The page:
I just finished Three Little Words by Ashley Rhodes-Coulter. It was the pick for a book club I'm in called “The Sophistareaders". The book is memoir of Ashley's early life in foster care. As a social worker this book was especially interesting and touching. We follow Ashley from her entrance into foster care to her exit. It is a very harrowing story. Her time in foster care was during a period where Florida's foster care system was at its worst and her story helped to change that system. Ashley came from a family with significant issues and put into a system with just as many significant issues. She was put in the charge of many careless social workers and countless placements. She was literally forgotten and persevered through it all.
Here's what I got from the story.
Ashley was shifted from place to place and developed some pretty severe attachment issues. She was moved from place to place and no one stopped and asked her how she felt about all of it. She lost her voice. Many times all of us go through periods where the circumstances in our lives make us feel like we have lost all control of it. We don't always have the ability to control these circumstances. It is a place that is infused with hopelessness, and if nothing changes it is easy for us to stay there. Ashley held onto one hope, to return to her mother, and was constantly disappointed. Her mother never could seem to get things together so that she could be the mother that Ashley needed. Ashley was moved around a lot ~ lived with pedophiles, overcrowded homes, and even abusive homes. She really did become hopeless. She lost hope that she would ever find a place to call home. She knew that however great a place seemed it had an expiration date.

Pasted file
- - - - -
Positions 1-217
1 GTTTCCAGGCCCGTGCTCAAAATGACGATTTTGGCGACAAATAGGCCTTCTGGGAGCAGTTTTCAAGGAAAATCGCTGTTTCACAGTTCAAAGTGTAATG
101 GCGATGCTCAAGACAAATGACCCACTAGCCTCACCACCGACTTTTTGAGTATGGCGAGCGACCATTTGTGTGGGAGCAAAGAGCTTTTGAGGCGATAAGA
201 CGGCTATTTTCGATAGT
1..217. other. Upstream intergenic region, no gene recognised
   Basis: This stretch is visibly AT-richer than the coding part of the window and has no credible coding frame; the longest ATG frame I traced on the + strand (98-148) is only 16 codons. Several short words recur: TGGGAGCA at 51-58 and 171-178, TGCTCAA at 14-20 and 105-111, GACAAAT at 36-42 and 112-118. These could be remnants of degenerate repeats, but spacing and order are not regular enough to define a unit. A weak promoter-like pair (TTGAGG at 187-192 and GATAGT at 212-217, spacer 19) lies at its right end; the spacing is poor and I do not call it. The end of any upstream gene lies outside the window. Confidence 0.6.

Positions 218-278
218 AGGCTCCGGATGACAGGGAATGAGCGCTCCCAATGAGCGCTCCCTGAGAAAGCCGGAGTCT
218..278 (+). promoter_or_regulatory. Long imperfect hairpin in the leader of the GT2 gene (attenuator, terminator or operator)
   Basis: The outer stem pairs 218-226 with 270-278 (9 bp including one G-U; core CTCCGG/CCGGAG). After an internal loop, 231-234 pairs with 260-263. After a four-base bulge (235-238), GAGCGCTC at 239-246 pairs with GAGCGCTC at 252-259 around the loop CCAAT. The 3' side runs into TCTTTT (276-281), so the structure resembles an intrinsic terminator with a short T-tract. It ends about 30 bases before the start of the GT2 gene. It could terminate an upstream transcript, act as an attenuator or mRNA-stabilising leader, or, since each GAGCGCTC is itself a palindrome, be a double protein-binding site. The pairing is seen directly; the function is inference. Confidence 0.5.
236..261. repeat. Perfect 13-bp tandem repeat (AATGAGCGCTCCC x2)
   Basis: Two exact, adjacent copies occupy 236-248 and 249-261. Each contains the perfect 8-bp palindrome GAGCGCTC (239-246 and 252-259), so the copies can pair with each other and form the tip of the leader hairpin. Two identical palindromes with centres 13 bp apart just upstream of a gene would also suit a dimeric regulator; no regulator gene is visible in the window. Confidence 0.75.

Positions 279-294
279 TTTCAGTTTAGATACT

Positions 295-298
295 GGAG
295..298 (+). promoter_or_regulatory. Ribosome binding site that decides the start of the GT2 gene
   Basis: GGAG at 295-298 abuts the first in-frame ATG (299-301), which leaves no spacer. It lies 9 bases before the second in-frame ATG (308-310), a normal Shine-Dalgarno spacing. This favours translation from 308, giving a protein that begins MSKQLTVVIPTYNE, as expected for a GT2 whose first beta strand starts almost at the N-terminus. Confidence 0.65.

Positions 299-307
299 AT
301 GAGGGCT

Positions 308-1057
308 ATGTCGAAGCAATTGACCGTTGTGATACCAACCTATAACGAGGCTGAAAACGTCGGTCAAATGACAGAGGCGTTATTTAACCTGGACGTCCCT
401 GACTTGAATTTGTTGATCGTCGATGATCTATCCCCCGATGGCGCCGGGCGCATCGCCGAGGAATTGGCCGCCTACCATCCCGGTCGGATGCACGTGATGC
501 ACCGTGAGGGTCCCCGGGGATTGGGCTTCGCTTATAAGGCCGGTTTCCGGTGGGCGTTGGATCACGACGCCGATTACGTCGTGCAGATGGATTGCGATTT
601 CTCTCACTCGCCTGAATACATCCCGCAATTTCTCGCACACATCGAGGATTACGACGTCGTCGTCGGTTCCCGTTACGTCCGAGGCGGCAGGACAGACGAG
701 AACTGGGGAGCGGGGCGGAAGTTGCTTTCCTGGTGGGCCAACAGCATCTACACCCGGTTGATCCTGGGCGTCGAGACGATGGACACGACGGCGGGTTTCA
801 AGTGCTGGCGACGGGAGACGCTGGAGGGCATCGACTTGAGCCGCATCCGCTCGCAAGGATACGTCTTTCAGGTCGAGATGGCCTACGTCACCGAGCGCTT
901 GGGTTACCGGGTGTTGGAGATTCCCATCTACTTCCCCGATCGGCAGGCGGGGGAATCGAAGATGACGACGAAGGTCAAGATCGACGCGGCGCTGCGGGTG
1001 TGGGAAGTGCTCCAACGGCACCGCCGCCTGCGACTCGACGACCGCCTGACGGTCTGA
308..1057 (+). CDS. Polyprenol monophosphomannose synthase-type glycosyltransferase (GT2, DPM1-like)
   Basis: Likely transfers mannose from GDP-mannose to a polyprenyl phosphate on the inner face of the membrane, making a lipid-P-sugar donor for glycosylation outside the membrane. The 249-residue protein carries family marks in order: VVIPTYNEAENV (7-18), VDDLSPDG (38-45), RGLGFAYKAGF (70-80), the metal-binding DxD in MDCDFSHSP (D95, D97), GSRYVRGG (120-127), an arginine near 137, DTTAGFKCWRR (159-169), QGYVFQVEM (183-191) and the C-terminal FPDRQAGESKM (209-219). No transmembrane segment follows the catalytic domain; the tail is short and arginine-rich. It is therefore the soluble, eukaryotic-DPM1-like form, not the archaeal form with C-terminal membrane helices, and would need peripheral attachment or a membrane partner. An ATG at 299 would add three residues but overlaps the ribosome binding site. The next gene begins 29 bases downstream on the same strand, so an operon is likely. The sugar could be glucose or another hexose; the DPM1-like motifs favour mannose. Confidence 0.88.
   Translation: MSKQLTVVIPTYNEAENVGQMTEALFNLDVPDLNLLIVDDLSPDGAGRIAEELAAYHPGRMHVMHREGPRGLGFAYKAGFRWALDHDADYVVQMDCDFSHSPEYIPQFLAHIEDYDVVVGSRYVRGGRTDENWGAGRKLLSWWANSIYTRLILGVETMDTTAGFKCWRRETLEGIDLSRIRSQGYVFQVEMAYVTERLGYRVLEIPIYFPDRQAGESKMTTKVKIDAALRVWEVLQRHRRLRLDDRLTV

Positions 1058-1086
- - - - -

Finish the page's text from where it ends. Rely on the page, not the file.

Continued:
After many years of going through this “return to sender" cycle, she was finally appointed a guardian as litem. They are there to look after the child's best interest. They are the voice of the child in foster care. This one person came along and fought for Ashley. She listened to her, and she made a change in Ashley's life. This one person got her out of her abusive placement and advocated for her until she found a permanent home. This is what stuck with me ~ the power that one individual can have to affect change in the lives around them. We all have that capability and responsibility. We don't have to have the enormous responsibility of being a child's voice in a broken system to affect change. We can do it every second of every day. It is a smile, and shoulder to cry on, and ear to listen. But it takes us stopping, forgetting about our busy day and self importance, and taking the time to care. I think that Ashley's life could have been so much less tumultuous if someone stopped and cared sooner.
When Ashley got this guardian who was her voice she eventually found her own. She let down all of the defense mechanisms that she developed to deal with living in the system and allowed an adoptive family to love her and herself to love them back. She made it through it all. She spoke out about the protective system that damaged her most and she helped change it.
The book is an amazing story about an amazing life. After looking at her life I know that in my hopeless situations I won't give up. The start almost never looks like the finish.
Better Me Epiphany ~ I will care about the lives around me. I will make a change for others by first making changes for myself. My future is not dictated by my current situations.